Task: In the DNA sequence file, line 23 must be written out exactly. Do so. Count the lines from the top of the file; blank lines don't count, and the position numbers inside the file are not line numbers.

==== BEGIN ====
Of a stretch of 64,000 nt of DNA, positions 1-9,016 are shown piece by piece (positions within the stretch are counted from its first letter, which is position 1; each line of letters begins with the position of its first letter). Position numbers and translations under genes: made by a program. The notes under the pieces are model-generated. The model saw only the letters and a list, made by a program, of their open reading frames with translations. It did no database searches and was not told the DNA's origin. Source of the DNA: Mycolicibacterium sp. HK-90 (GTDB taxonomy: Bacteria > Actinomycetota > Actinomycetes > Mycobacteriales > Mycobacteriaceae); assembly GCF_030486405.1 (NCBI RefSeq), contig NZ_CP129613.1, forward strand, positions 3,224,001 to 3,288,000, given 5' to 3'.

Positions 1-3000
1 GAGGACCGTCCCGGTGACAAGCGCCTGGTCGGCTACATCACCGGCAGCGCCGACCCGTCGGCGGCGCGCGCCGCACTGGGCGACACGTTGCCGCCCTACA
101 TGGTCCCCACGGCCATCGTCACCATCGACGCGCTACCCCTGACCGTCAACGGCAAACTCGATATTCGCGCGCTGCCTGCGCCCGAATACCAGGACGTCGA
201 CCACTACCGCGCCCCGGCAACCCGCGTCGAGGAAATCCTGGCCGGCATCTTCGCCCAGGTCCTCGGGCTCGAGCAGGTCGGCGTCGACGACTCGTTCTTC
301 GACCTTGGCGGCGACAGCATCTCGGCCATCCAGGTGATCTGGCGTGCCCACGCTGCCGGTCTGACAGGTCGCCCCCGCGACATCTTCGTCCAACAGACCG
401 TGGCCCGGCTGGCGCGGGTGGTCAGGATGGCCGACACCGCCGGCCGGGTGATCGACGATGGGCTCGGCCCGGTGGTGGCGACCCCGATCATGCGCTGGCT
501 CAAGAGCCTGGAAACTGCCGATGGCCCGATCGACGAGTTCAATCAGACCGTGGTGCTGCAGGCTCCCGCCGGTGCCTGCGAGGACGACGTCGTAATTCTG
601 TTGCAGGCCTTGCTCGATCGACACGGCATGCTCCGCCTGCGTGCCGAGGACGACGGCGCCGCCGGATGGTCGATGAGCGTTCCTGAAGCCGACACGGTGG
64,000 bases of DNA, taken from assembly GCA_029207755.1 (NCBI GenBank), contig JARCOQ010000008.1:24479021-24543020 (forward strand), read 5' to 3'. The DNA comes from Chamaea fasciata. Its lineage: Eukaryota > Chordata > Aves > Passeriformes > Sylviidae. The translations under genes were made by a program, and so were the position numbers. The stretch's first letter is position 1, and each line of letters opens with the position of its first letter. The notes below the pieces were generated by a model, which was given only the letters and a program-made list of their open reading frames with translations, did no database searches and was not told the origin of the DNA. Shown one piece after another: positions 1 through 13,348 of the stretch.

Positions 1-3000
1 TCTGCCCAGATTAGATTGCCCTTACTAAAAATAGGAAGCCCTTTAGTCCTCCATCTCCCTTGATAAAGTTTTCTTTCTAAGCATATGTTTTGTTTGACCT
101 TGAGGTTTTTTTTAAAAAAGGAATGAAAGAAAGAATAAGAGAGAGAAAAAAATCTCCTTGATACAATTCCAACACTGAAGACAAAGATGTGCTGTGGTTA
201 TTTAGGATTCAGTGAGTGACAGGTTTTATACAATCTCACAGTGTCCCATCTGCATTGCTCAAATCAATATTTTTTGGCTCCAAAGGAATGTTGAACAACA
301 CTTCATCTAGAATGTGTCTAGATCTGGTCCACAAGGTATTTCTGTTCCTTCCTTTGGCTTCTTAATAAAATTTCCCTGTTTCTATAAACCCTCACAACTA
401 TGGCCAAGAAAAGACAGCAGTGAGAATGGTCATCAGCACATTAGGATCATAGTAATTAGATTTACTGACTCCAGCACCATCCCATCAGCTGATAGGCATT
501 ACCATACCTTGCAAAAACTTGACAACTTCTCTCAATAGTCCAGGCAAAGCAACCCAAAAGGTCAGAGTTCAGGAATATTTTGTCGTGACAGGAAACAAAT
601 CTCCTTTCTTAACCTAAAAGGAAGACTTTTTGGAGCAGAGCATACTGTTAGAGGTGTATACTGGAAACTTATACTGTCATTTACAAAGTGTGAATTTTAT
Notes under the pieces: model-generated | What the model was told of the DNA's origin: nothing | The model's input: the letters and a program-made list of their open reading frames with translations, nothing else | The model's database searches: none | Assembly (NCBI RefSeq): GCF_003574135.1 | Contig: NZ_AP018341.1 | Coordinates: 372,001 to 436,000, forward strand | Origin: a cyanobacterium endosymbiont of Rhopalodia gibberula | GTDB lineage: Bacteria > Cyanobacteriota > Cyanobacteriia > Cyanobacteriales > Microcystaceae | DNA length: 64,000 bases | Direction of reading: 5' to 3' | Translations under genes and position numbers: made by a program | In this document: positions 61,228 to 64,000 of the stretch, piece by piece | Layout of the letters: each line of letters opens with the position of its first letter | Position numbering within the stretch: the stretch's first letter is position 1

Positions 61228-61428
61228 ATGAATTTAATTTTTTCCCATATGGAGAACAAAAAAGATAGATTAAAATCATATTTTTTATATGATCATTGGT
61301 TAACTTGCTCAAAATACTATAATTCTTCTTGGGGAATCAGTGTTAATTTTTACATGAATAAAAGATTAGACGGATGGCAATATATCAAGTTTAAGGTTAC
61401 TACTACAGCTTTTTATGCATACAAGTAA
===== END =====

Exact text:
61401 TACTACAGCTTTTTATGCATACAAGTAA